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TechCrunch aren’t usually averse to courting controversy and so it has proved once again. Yesterday a mysterious hacker mailed Michael Arrington’s company offering up some invaluable information on Twitter.
Since then, TechCrunch have clearly been wrestling with the idea of how much information they should release. Arrington goes to great lengths to assure everyone that the mountain of private files and other non-business related details won’t be published, at least not by his company; however he is going to be exposing business related dealings in the coming days.
This has raised all kinds of ethical questions. Should TechCrunch really be releasing information that they were never meant to be privy to? Should they publish anything that comes from an unverified source?
Clearly this will cause huge embarrassment in Twitter HQ; and no doubt legal people will be looking for a way to gag the leading technology blog. It’s just one in a long line of ‘leaked’ stories that have managed to circulate across the Internet in seconds. The kind of story that very few newspaper editors would feel comfortable publishing.
The Internet though is an entirely different animal. TechCrunch could justifiably say that they are simply distributing this abridged information rather than allowing someone else with more malicious intentions to do the same. They’re not, on the face of it, breaking any laws either because someone freely passed them the information.
Would Mashable do the same in these circumstances? No one knows. TechCrunch haven’t distributed anything too salacious as of yet, apart from a damning post on a proposed Twitter television project. Maybe they’ve got cold feet and have decided better of it? Maybe they’re just building interest to ensure the very best online visibility for their serialised expose of the goings on at Twitter.
Many people have called into question the justification for their decision to distribute, or at least to promote the fact that they will be distributing. One of the more interesting critiques came from Charles Arthur, the Technology Editor at The Guardian. He’s been quick to attack Michael Arrington, ironically enough through Twitter itself. See below for one quick snippet of this extended dialogue.
I’m not entirely sure how they can justify distributing this data from a personal point of view. Is it in the public’s best interest to know? Is this just a case of Internet tabloid journalism, finding the most scurrilous sleaze to tarnish the credibility of a leading site. TechCrunch don’t have a vested interest in ruining Twitter, they’re in totally separate fields. However, this does look like a good opportunity for them to get back the market share they apparently lost to Mashable recently.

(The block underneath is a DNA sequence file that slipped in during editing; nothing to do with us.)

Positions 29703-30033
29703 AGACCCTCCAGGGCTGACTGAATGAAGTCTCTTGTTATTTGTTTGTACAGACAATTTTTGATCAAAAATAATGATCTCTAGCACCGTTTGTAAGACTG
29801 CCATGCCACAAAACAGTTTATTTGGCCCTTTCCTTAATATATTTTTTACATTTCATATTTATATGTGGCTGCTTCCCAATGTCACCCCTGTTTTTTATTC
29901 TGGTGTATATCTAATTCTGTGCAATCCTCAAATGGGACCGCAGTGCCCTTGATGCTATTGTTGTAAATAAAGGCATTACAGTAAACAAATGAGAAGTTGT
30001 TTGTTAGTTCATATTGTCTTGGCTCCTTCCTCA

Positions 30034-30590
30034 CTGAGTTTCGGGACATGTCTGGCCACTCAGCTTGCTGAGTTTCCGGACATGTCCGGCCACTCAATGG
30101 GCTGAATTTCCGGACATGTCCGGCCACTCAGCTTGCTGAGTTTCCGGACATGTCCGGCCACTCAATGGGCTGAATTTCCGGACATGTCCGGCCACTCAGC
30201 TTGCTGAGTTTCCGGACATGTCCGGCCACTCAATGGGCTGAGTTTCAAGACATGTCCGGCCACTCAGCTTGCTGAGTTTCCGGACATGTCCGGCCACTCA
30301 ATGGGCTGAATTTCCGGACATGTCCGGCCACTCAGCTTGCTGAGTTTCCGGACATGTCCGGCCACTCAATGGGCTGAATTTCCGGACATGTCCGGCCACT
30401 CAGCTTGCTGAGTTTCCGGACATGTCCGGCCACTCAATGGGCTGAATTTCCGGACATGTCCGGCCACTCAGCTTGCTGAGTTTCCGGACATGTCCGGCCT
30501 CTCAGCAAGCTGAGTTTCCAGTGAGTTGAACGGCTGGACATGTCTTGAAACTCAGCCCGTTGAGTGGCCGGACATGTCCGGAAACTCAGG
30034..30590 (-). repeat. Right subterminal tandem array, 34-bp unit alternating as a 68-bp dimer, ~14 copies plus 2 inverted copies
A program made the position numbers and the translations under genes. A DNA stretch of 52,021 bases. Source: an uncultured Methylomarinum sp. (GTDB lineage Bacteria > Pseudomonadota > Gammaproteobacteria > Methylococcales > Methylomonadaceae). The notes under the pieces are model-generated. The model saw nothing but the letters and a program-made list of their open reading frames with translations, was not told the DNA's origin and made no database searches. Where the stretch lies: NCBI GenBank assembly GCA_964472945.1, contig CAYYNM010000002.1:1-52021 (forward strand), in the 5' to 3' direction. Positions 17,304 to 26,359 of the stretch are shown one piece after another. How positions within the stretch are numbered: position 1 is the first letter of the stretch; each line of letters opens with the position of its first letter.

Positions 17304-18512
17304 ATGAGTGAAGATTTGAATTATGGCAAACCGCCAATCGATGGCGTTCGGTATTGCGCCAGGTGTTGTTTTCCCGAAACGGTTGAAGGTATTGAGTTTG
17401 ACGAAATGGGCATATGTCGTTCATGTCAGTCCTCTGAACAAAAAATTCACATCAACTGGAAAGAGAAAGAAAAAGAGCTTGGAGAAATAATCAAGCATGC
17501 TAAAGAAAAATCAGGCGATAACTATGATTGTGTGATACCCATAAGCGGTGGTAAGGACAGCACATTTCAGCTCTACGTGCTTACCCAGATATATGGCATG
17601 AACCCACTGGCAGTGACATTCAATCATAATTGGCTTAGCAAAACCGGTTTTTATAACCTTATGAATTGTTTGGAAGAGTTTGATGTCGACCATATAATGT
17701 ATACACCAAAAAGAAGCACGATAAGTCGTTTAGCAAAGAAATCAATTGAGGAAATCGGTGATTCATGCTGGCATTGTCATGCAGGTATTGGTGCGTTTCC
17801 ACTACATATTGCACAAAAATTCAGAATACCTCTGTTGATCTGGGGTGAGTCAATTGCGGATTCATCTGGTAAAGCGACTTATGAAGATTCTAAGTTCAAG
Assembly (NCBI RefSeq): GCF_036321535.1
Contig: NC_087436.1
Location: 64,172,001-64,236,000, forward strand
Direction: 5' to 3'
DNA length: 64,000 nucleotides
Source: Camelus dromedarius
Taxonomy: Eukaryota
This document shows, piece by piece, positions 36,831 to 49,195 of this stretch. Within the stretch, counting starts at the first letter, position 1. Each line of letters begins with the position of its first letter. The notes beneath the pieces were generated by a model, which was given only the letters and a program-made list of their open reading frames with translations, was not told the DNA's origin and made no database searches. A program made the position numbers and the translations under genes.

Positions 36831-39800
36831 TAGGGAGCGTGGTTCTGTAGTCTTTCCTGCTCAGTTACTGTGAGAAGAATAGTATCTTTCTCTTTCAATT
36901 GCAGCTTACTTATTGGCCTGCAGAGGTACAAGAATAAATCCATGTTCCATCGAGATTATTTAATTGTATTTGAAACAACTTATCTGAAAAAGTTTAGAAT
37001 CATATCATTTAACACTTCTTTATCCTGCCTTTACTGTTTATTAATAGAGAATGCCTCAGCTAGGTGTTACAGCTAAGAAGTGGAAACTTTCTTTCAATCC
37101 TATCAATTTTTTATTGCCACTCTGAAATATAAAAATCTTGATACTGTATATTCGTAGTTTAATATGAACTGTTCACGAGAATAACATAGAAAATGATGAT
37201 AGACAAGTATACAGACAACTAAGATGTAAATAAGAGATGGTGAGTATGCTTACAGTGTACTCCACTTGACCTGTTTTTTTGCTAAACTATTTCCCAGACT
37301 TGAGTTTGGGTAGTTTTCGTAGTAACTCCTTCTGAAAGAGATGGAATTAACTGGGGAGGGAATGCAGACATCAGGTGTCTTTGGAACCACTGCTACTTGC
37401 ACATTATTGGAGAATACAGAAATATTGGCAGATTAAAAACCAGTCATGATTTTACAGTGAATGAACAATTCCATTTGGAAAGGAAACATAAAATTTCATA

After asking a hypothetical question about whether or not SEO should be regulated earlier in the week – covered here in the post Is Government Regulation Really the Future for SEO? – this is looking like an increasingly negative week for Arrington and his team. I couldn’t disagree more about the aforementioned article and this could well be a publicity stunt too far. But journalists tend to be opportunists – it’s what the industry is about after all – so is this in fact too good an opportunity to pass up?
The Internet does offer greater freedom for expression, but this looks like a flagrant over-stepping of the mark. Should people be free to publish whatever they deem fit on the Internet? Is this yet another indication of the potentially damaging power that major bloggers possess? Should Twitter have been more careful with their data perhaps? What do you think? Let us know your views on this and how you would handle the security breach.
Last month, we tuned in to listen to our very own Samantha Noble become a radio star. As a guest on Xan Phillips’ The Business on Voice FM, a programme dedicated to promoting the good news stories about business from the Southampton area and beyond, Sam shared her insights into paid media.
The Drum Network has launched a new initiative called ‘Create Britain’ which aims to show the world that Great Britain is still an awesomely creative marketplace, despite Brexit.
Create Britain is an online interactive map that invites businesses from the creative industry to contribute a short video to claim their own pin on the map that links to their video clip. The video clips need to answer one question: ‘What makes British creativity so great?’.